Placing attention and detail into a clear and accurate job listing also gave the applicants the best opportunity to get to know their company, and assess whether they were a good fit for the position. As a two-fold, it demonstrated that they were a company that cared enough to be accurate and detailed in their expectations, which is something that conscientious candidates appreciate–and it also helped to filter out those who didn’t align with their philosophies or expectations!

Increase in Applicants

  • Phrase One: The job listing yielded an impressive 108 resumes from candidates who were well-versed in the job details and expectations.
  • Phase Two: The second phase of the hiring process involved reading the resumes to identify the strongest candidates, a process that I coached them in. This narrowed the pool down to approximately 35 applicants. 
  • Phase Three: The third phase involved reviewing and identifying the most well-rounded candidates with whom they wished to interview. Eight candidates were identified and contacted. They confirmed their interest and proceeded with scheduling their interviews.
  • Phase Four: Ultimately, six out of eight applicants arrived for their interview, which made our client’s job just a little easier. After six productive interviews, my clients had difficulty choosing the candidate to whom they would offer the job, as all of them possessed the experience and skill sets they were asking for.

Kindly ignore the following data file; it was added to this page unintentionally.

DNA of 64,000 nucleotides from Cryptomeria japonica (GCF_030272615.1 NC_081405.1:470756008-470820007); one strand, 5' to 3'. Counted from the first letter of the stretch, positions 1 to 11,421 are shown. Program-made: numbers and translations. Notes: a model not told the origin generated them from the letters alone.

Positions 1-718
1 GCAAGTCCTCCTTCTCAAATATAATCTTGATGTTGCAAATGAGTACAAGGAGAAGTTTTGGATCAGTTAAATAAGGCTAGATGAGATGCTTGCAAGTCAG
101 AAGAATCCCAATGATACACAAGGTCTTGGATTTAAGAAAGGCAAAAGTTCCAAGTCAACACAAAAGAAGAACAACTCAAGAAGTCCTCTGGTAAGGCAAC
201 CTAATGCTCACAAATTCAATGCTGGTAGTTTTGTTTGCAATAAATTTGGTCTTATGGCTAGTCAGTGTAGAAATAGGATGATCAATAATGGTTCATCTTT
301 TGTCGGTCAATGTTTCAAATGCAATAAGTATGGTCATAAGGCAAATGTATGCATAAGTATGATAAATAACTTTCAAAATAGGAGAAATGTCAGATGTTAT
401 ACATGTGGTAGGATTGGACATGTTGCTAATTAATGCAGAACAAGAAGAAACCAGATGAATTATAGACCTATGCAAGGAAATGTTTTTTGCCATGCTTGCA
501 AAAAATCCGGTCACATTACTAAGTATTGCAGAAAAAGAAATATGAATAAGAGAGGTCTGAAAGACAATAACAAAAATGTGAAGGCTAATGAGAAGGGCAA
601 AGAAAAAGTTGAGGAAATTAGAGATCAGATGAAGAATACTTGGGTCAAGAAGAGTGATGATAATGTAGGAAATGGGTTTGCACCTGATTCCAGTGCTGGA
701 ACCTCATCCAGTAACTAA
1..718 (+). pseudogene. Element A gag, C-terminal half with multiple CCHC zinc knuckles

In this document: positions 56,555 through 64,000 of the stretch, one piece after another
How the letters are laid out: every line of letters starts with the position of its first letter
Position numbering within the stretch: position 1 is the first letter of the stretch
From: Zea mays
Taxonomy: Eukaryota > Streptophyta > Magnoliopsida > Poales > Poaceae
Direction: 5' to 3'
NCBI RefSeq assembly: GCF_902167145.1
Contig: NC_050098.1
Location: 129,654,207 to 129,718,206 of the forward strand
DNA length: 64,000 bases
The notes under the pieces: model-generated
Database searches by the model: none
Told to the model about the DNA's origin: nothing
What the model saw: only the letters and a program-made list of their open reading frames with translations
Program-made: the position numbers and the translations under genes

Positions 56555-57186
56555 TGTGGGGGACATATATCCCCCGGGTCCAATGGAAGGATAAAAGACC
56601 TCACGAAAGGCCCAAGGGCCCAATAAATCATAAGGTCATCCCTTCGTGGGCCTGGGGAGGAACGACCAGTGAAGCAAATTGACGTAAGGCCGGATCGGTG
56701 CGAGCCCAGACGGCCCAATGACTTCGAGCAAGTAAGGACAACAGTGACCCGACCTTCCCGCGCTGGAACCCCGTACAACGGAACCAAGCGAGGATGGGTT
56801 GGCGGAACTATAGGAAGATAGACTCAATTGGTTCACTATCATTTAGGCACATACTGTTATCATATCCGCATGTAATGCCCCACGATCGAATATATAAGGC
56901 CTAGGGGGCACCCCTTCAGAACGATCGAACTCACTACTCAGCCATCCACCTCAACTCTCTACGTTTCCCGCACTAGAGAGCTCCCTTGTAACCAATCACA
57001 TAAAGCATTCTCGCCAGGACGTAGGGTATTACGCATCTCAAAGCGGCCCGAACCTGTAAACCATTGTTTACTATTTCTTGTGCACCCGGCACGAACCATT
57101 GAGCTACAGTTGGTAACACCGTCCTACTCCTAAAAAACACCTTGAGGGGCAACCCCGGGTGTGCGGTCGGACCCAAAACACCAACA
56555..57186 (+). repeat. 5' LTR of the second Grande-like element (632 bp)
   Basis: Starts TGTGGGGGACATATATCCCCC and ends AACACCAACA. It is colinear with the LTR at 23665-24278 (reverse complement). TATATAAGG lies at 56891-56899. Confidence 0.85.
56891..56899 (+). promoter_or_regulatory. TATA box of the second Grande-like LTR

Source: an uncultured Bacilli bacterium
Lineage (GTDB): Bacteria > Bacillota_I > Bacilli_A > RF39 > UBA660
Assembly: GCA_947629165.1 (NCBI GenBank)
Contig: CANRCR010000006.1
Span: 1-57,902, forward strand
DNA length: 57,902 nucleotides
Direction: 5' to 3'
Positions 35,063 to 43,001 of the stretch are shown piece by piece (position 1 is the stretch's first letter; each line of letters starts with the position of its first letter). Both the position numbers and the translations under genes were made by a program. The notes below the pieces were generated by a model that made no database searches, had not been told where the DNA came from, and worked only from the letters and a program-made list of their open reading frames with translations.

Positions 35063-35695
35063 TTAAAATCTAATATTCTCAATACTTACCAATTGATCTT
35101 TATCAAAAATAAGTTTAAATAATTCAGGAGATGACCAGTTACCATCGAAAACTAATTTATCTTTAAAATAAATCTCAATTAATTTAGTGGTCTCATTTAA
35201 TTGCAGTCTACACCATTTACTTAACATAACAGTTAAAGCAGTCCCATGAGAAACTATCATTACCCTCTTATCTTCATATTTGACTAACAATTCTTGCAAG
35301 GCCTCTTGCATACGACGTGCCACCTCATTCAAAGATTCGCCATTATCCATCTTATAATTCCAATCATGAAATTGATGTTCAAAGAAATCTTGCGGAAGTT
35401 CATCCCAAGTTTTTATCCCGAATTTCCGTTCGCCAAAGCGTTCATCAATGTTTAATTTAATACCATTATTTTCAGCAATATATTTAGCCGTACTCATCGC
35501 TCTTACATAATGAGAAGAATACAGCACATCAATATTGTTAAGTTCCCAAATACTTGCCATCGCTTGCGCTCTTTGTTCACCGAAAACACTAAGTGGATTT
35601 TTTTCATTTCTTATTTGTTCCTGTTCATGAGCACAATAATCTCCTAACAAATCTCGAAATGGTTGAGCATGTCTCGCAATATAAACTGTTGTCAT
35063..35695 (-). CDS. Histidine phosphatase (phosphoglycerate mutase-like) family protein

As a result, I coached my clients on resume analysis and applied a selection process to identify strengths and weaknesses through resume analysis. I also coached them on bolstering their interview questions and aided them in evaluating their candidates’ responses. At the close of this process, our client selected two candidates as their credentials were both excellent! 

The hiring activity took us 12 hours to accomplish, spanning over six weeks in its entirety. Although more time was put into creating the job listing than they had done in the past, they ultimately saved time and energy by removing a lot of the ambiguity of the hiring process. 

Re-engineering Leads to Better Results

I will admit that my clients did not think this unconventional process would work, as they were accustomed to the traditional way of hiring, which was to quickly draft a job listing, respond to everyone who applied, then decide to turn down first, then finally, identify someone who meets the minimum standards for the position. 

By generating a descriptive, thoughtful job listing that gave an accurate forecast of the job details, expectations, and perks, the employer was able to filter out a great deal of potential applicants who didn’t meet the requirements. 

The scope of this re-engineering involved teasing out what were the company’s most important components of its mission, culture, and expectations. By dedicating a little extra time to producing a descriptive, intuitive listing on the “front end,” they attracted more relevant candidates, which ended up saving a great deal of time on the back end. This shifted the business owners’ mindset from “Who to say no to” to “Who can I say yes to?”